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Jeddah book group leads reading revival through novel initiative

In a world dominated by the smartphone and the screen, bookworms have been forced to retreat into the shadows, rarely seen beyond the inner sanctums of libraries and reading rooms. Jeddah Reads, though, plans to change that.

A book-based social initiative, Jeddah Reads is a group that came together with one aim: To revive reading in their city by making books more available for people yet to discover their inner bibliophile.

Formed in 2015, the group thinks that by holding reading groups, workshops and social gatherings, more people will make the choice to start reading for themselves.

Huda Merchant, founder of Jeddah Reads, explained: “In 2014, I was researching cultural issues and trends in Saudi Arabia, and something I noticed was the complete lack of a reading culture.”

Among the projects being organized is Wameed 2.0, a series of talks on various themes, recent growth and change to coincide with the new year, to encourage people to use books to help them achieve their goals.

Abrar Al-Qayem, the project manager, said: “We try to have passionate members. That is the soul of this particular project; to encourage people with creative ideas, be they language-based, say, or artistic, who want to develop them.”



Message

Jeddah Reads has reached out to coffee shops and hospitals to promote their message. “We would like to see people reading books instead of texting,” Al-Qayem added. “Reading in the community is dying.”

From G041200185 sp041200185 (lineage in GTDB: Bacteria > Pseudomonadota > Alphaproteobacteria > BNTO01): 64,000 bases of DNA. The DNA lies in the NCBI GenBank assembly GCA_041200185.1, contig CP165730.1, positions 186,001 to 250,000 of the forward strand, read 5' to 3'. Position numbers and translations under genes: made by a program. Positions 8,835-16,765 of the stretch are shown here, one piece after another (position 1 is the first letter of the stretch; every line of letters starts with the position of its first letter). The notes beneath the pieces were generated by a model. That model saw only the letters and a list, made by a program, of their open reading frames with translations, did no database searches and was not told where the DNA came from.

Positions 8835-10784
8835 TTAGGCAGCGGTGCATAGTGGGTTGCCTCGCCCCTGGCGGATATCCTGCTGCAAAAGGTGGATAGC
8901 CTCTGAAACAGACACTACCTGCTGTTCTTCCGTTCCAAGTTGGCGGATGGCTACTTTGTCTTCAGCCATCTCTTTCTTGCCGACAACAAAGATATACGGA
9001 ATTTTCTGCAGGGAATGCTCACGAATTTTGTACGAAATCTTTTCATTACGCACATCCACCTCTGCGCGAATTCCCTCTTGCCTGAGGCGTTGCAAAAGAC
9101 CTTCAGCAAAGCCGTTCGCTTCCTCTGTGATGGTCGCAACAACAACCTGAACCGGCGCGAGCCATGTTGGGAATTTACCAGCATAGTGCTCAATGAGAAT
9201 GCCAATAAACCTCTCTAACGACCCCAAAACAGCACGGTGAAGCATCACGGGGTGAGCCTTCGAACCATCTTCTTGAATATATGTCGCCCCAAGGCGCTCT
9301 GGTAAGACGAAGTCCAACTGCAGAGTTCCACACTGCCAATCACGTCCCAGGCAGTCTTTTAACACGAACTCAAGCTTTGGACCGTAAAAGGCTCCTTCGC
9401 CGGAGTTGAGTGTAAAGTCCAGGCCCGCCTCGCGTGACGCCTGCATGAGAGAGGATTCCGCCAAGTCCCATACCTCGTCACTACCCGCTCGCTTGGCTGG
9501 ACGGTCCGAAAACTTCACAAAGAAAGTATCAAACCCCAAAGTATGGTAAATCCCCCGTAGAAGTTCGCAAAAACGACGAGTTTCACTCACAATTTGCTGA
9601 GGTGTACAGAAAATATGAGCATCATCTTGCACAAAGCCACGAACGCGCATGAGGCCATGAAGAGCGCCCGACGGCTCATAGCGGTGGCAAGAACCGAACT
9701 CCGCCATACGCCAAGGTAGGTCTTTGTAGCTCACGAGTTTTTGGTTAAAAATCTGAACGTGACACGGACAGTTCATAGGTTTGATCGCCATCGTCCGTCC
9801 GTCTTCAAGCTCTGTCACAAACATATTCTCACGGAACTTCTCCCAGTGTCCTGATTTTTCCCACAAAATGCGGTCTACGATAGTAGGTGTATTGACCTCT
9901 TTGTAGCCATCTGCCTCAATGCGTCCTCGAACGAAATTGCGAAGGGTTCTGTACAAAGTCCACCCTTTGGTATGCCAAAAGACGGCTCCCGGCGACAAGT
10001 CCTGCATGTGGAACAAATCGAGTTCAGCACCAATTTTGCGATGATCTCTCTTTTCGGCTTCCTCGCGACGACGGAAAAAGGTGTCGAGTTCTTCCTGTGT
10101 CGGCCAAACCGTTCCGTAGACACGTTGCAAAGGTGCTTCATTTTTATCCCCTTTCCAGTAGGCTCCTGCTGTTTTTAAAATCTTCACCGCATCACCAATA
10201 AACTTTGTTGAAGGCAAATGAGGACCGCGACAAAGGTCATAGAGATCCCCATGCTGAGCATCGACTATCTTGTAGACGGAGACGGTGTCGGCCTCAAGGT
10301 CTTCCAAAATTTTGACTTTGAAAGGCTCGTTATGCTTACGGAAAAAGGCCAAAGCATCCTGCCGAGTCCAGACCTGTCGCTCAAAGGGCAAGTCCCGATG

When gathering information about reading in schools, for example, Jeddah Reads made the shocking discovery that over 60 percent of them don’t have libraries.

“There is a stigma about reading, because new devices are faster and more efficient. We aim to change this, to eliminate the stigma associated with reading,” said Al-Qayem.

The group gives free packages to new readers, with stationery, trinkets and, of course, a book. “We leave it up to chance to decide if the reader will like it!” Al-Qayem explained.

“For me, reading is healing. I faced a lot of health problems, so I was always stuck with a book. Reading became an escape. I believe that words are powerful; you can always go anywhere through books.”

The next stage for Jeddah Reads is to expand their events to cater for all genders, age groups and genres, and at the rate the movement is progressing, it surely won’t be long before the population of Jeddah transforms into an army of avid readers.
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